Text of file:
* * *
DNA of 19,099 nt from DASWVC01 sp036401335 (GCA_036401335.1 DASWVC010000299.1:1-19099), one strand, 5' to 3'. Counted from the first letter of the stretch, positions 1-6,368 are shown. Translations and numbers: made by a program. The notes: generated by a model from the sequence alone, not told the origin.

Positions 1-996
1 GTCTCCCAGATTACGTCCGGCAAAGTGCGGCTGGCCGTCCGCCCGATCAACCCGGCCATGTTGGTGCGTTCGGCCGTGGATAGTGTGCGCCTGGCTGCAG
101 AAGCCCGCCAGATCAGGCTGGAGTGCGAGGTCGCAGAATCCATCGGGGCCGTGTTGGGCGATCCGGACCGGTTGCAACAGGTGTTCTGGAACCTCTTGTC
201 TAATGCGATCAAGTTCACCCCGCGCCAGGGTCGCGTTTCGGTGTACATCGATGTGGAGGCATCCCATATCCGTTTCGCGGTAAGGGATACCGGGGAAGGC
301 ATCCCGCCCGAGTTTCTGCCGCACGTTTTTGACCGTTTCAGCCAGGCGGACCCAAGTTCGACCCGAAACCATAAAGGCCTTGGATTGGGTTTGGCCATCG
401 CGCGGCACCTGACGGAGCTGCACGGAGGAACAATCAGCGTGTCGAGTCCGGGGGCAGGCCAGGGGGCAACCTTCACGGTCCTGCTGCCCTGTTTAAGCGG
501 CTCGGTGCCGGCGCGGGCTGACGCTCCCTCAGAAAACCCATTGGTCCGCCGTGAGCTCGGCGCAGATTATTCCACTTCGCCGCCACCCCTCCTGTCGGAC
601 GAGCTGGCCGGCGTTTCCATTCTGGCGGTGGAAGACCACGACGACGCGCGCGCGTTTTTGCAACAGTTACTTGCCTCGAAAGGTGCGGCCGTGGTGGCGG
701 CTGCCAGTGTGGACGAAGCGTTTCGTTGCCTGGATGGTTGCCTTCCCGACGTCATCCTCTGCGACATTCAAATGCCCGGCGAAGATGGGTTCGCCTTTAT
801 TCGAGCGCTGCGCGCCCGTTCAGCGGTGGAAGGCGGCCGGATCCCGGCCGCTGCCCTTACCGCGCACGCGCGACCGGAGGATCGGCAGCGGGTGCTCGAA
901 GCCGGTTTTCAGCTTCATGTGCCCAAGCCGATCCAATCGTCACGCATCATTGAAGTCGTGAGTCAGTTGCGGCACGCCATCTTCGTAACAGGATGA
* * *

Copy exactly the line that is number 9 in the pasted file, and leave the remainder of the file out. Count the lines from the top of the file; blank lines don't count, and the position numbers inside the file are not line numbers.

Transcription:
601 GAGCTGGCCGGCGTTTCCATTCTGGCGGTGGAAGACCACGACGACGCGCGCGCGTTTTTGCAACAGTTACTTGCCTCGAAAGGTGCGGCCGTGGTGGCGG